The problem with Pawtucket is that it’s so close to Boston.
That would be fine if you lived in Pawtucket. But we lived on the New York side of Connecticut, so if we were going to drive that far to see a ballgame, we were going to head all the way to Fenway.
Josh Pahigian, however, did stop at Pawtucket, and it sounds like McCoy Stadium is a pretty neat place. He made it stop 17 of his “101 Baseball Places to See Before You Strike Out.”
The grandstand was built in 1942 as part of the Works Progress Administration, and it’s famous for two things.
First, for the portraits of PawSox players who were promoted up the road.
The other is that it is the home of the longest game ever, a 33-innings affair in 1981 against the Rochester Red Wings, which started in April and was resumed in June, with the Sox winning 3-2. Wade Boggs, Cal Ripken Jr. and future Met Bob Ojeda all have their names in the box score.
While we never made it to Pawtucket, we did have some minor-league adventures in New England. Some were exciting, but one turned tragic. And they took place at:
Baseball Place No. 17A, Beehive Field in New Britain, Conn.
The home of the New Britain Red Sox was only five years old when we first visited in 1988, but I would have sworn it was much older.
The park was small park was mostly wooden with some metal bleachers extending along the base paths. The bleachers were topped by a short chain-link fence. Remember that for later.
The park gets its goofy-but-cool name from Joe “Buzz” Buzas, the executive who brought the team to the area.
I had never been to a minor-league game before, so I wasn’t sure what to expect. The park was way smaller than I imagined – it seated 4,700 – and I’d never been that close to the action.
Professional ball, cheap snacks, and free parking made this a worthy expansion of my baseball horizons.
The concession stands – well, the stand, singular – was behind home plate on the other side of the grandstand. During my second game, I had just paid for my hot dog and soda when a foul ball flew over the screen and hit me on one bounce.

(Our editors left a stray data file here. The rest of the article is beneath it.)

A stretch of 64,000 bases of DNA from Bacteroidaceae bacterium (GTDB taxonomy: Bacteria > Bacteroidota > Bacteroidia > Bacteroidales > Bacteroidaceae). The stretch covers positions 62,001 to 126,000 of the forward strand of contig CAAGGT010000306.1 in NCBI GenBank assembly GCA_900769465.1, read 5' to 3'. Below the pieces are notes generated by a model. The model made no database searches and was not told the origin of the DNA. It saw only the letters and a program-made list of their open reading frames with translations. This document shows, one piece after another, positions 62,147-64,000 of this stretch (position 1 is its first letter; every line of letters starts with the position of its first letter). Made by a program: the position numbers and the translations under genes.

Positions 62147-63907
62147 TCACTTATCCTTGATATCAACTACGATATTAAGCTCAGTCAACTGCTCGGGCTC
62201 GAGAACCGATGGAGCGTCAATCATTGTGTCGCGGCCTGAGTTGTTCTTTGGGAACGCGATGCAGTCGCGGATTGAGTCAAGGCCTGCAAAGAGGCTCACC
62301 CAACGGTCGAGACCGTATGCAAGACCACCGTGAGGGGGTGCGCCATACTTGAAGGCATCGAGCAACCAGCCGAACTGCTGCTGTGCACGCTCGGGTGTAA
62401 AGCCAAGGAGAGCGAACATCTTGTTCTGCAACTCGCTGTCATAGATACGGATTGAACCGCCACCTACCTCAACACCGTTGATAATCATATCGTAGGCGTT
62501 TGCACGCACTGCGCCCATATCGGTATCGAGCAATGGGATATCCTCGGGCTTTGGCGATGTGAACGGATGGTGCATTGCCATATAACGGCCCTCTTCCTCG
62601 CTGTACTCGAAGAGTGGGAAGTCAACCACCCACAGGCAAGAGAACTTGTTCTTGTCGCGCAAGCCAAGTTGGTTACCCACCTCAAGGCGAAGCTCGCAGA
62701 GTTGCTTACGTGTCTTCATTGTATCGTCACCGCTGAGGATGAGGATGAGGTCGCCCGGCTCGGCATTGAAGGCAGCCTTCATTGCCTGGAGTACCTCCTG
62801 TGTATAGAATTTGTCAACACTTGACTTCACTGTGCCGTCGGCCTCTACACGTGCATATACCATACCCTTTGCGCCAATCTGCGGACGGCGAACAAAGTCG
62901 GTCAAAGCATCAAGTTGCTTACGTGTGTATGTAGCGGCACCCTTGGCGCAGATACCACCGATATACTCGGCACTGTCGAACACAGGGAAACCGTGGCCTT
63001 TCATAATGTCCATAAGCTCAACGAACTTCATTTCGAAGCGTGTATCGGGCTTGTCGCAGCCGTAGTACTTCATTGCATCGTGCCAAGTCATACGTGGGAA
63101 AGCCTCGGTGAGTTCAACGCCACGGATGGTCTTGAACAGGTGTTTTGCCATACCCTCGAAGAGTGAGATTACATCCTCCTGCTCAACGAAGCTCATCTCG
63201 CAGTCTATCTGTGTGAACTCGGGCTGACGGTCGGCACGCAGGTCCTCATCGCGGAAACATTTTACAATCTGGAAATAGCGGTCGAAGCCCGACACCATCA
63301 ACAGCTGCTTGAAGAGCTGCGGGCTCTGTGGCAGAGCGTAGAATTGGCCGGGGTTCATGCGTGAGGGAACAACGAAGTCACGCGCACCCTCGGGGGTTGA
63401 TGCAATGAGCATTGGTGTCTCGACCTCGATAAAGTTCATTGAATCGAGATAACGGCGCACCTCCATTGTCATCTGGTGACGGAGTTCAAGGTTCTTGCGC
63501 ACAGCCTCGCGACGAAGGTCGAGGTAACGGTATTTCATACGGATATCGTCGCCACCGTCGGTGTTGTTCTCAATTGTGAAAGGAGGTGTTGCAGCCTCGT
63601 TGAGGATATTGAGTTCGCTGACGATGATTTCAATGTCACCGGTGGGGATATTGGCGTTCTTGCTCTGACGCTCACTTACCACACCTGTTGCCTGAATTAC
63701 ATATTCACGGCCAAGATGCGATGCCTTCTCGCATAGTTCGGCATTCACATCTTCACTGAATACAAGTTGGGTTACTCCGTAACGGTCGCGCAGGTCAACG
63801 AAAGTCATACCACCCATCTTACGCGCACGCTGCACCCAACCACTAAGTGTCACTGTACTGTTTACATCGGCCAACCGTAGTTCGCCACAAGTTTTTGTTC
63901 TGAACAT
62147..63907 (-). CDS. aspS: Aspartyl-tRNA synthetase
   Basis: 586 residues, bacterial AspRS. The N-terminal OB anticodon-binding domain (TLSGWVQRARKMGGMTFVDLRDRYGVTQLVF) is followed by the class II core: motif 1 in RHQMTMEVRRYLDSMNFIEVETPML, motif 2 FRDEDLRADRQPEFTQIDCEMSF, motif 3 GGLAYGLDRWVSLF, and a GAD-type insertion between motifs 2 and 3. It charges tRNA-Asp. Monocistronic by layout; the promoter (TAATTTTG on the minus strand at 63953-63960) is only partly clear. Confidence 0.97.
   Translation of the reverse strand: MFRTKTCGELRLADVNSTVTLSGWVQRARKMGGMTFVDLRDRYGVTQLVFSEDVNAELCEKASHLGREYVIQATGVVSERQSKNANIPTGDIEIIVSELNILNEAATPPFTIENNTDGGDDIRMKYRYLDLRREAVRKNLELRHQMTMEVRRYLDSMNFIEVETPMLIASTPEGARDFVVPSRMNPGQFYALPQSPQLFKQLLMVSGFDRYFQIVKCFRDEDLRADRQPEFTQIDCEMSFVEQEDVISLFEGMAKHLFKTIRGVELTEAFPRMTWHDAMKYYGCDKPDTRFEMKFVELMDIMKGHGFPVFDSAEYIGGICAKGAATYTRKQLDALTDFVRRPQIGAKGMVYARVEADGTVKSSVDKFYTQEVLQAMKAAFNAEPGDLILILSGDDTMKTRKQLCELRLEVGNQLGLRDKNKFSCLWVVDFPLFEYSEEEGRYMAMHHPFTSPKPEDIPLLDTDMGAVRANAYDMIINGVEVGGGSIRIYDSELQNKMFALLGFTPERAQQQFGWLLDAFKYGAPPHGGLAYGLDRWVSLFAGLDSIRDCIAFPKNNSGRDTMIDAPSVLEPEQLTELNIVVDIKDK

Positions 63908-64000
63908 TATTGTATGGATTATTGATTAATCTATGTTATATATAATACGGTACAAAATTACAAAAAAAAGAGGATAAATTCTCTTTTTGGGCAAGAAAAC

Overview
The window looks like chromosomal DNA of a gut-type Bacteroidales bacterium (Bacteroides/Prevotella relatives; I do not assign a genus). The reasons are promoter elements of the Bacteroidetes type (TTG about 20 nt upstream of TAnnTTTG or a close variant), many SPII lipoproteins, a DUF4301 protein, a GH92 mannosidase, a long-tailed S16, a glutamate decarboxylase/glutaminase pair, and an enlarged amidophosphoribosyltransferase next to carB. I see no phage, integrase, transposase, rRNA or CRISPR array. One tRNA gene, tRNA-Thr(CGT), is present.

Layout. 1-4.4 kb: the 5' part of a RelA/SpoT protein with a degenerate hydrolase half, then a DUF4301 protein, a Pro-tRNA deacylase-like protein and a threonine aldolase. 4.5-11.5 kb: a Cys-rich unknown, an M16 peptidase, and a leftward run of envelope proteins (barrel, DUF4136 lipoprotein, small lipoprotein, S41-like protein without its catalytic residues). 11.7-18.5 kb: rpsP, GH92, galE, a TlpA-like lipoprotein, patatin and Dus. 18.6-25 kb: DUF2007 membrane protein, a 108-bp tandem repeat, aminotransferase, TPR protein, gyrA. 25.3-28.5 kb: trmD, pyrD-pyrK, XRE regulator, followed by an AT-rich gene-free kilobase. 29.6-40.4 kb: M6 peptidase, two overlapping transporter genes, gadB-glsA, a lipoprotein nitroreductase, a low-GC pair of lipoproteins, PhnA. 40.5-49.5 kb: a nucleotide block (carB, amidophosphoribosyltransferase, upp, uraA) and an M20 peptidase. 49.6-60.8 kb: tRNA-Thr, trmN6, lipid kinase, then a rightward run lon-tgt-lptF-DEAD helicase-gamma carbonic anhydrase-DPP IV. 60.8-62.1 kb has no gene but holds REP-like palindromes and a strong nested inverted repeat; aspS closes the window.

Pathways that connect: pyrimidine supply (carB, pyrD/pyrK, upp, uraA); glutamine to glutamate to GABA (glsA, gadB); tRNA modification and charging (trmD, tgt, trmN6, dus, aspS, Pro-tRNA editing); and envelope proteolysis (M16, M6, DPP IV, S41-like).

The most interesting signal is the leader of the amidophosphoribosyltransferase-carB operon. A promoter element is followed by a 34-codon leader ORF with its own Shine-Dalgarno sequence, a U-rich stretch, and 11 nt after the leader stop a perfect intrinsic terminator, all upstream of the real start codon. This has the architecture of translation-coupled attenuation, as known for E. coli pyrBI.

I retrieved it with only minor spillage – my first and only foul ball!
Another game had a pretty horrible event. Rich and I were sitting along the first base sign, and noticed a guy sitting atop the chain-link fence that is supposed to be a backrest for the last row. He was talking to a camera man.
Rich and I decided to make a snack run, and walked through the exit under the stands.
We heard a sound I’ll never forget. We turned around and saw someone on the asphalt path. It was the guy who was sitting atop the fence. He must have fallen backward, and it was at least 20 feet to the ground.
Rich ran over to help the guy, I went to get help. Technically, I ran screaming incoherently down the path.
I know this because we saw video on the news that night. The camera man must have turned to the path when the man fell.
Police and an ambulance came, and the game went on even through much of the small crowd was now standing on the top of the bleachers looking over the top. We called our paper, and later found out the man died.
The man was sitting atop the fence along the back of the bleachers.
We went to another game at Beehive a month later, and there were marks still on the pavement from where he fell and the paramedics worked. The brought back a lot of sad feelings, and we didn’t go to another game there.
The Red Sox didn’t stay too much longer, either, moving to Trenton in 1995. Another team, sadly named the Hardware City Rock Cats were born that year, and played at Beehive for a year while the new New Britain Stadium was built next door.
Beehive still stands, but the little ballpark is used mostly by the New Britain High School team. My proudly obtained Eastern League ball remains on display in the Baseball Room, still my only caught foul ball.